New York, December 8, 2020 – Kurdish Iraqi authorities must reverse their suspension of local broadcaster NRT and allow the outlet to reopen its office and work freely, the Committee to Protect Journalists said today.
Early yesterday morning, security forces affiliated with the Patriotic Union of Kurdistan political party raided NRT’s headquarters in the northeastern Iraqi city of Sulaymaniyah, damaged and seized broadcasting equipment, padlocked the main door, and stationed forces outside the office, according to news reports, NRT, and a statement by the Metro Center for Journalists’ Rights and Advocacy, a local press freedom organization.
The Patriotic Union of Kurdistan is the ruling party in Sulaymaniyah governorate and has its own security forces, but is the opposition party in Iraqi Kurdistan’s regional government, according to news reports.
Later in the day, the PUK-controlled Ministry of Youth and Culture issued an order suspending NRT’s broadcasts from 11:30 a.m. on December 7 until the same time on December 13, alleging that the broadcaster violated guidelines by negatively referring to government security forces. The order states that any breach of the order would result in more severe penalties.
“Local authorities in Sulaymaniyah, as well as regional Iraqi Kurdistan authorities, must cease their endless harassment of local broadcaster NRT, which they have repeatedly targeted over its coverage of news in the area,” said CPJ Middle East and North Africa Representative Ignacio Miguel Delgado. “Authorities must allow NRT to reopen its office in Sulaymaniyah and reverse the suspension of its broadcasts immediately. NRT must be allowed to operate freely.”
NRT is owned by Shaswar Abdulwahid, a businessperson and leader of the opposition New Generation Party, according to news reports.
The broadcaster has recently covered protests over unpaid public sector salaries, deteriorating economic conditions, and lack of basic services in Sulaymaniyah governorate, which have taken place in the area since December 2, according to NRT and the Metro Center. NRT has aired footage of clashes between security forces and protesters, including the use of tear gas and water cannons on protesters, and the effect of tear gas on children.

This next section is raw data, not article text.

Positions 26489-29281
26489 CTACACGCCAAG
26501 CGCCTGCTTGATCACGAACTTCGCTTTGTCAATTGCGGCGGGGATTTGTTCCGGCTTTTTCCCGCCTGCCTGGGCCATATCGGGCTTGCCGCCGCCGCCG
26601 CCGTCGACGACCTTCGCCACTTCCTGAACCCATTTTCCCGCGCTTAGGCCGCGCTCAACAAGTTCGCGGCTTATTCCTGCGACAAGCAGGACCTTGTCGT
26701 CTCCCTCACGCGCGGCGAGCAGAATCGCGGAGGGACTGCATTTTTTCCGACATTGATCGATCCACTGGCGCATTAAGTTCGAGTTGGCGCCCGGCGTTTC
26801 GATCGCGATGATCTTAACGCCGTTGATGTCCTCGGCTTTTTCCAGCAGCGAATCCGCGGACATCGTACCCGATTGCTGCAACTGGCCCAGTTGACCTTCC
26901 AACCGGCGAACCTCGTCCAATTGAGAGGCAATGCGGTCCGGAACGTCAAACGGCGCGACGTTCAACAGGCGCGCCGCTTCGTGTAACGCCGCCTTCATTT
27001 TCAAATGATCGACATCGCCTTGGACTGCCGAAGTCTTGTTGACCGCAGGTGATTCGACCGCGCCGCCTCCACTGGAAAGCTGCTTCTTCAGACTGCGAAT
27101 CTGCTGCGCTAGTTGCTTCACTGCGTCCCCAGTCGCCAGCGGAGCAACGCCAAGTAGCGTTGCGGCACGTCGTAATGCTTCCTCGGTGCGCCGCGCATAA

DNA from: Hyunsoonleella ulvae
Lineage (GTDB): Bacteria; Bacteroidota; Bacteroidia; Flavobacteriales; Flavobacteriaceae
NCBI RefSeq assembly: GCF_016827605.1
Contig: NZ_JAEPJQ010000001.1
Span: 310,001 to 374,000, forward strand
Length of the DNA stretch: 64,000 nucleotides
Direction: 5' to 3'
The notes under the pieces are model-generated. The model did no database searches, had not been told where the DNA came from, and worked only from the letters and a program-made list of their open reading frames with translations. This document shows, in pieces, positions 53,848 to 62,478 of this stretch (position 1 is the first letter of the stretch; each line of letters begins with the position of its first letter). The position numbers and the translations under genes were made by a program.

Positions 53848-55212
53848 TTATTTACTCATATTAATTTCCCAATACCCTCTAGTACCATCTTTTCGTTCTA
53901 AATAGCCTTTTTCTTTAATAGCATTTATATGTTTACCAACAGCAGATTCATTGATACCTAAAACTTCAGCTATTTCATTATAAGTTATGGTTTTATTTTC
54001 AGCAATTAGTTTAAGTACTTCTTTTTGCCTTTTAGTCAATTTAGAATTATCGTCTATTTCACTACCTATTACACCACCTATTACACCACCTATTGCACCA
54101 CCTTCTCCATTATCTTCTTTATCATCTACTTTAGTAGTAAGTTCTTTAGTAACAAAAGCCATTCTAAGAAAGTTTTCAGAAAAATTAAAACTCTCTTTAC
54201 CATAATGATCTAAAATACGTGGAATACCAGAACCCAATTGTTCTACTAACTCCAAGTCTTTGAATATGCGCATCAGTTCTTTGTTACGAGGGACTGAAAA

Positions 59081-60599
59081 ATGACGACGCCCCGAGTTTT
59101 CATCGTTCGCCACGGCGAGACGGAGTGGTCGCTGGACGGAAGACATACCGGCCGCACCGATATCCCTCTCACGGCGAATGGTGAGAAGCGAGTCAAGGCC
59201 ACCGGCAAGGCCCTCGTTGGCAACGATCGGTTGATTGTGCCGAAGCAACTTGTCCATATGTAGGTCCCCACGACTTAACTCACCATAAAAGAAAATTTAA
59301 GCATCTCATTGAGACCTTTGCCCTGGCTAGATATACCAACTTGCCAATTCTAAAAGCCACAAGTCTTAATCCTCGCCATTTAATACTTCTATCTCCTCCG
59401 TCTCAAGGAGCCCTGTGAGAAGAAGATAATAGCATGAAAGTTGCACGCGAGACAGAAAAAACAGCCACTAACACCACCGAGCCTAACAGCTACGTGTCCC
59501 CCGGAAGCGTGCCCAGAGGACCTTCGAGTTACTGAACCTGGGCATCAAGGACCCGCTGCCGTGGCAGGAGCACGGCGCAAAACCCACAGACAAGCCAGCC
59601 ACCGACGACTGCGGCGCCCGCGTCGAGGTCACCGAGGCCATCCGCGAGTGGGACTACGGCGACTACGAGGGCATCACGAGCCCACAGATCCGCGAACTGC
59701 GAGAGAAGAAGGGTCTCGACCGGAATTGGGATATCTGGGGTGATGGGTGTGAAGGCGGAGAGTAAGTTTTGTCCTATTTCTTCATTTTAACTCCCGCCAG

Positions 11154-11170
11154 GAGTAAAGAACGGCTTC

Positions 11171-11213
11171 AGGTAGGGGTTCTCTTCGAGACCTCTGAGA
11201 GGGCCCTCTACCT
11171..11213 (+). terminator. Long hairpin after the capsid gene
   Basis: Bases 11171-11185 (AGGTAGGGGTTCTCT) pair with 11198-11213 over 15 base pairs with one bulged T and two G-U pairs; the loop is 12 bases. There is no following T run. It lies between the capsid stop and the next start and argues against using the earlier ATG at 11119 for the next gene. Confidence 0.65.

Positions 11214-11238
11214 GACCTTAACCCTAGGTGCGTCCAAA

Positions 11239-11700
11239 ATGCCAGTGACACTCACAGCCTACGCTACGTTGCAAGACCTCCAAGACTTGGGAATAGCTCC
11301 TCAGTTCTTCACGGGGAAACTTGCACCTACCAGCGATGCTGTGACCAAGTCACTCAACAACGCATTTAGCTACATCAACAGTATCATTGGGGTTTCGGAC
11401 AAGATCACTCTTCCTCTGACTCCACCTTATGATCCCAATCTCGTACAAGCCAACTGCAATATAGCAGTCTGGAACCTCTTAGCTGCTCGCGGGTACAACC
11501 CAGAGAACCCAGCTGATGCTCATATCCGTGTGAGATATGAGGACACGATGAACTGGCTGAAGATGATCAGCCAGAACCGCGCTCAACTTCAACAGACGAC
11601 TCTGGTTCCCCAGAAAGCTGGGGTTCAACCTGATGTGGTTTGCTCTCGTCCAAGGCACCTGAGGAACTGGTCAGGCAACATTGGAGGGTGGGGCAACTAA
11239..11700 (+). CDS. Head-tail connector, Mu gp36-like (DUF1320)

NRT General Director Awat Ali told CPJ via messaging app that the broadcaster’s main office remains under the control of security forces as of today. He said he did not believe security forces had a valid court order to close NRT or suspend its broadcasts.
Ali added that NRT is now broadcasting from abroad. CPJ confirmed that NRT was on the air as of today.
In an email to CPJ, Dindar Zebari, the Kurdistan regional government’s deputy minister for international advocacy coordination, said that the decision to close NRT was made by the Ministry of Youth and Culture at the request of the security forces, and following a legal evaluation of the case. The regional government, which Zebari represents, is controlled by the Democratic Party of Kurdistan in coalition with the PUK and the Gorran Movement.
Zebari said that “NRT has played a negative role” in its coverage of the protests, and alleged that the broadcaster had incited violence and unrest. He also alleged that NRT is “the mouthpiece” of the New Generation Party, and accused the outlet of calling for the overthrow of the regional government.
Zebari added that NRT had been receiving warnings from the Ministry of Youth and Culture since June 2020 for allegedly violating local laws and regulations in its coverage. He said those violations prompted the outlet’s suspension, and also said that NRT’s broadcasting license had not been suspended, so the outlet would be able to resume broadcasts on December 13.
CPJ also emailed the PUK’s media office for comment, but did not immediately receive any response.
Since the beginning of this year, Kurdish security forces have closed NRT’s offices in Erbil and Duhok, the Kurdistan regional government filed a lawsuit over its protest coverage, and the attorney general’s office has called for the outlet’s closure, as CPJ has documented.
[Editors’ note: This article has been corrected in its tenth paragraph to accurately reflect Zebari’s remarks to CPJ.]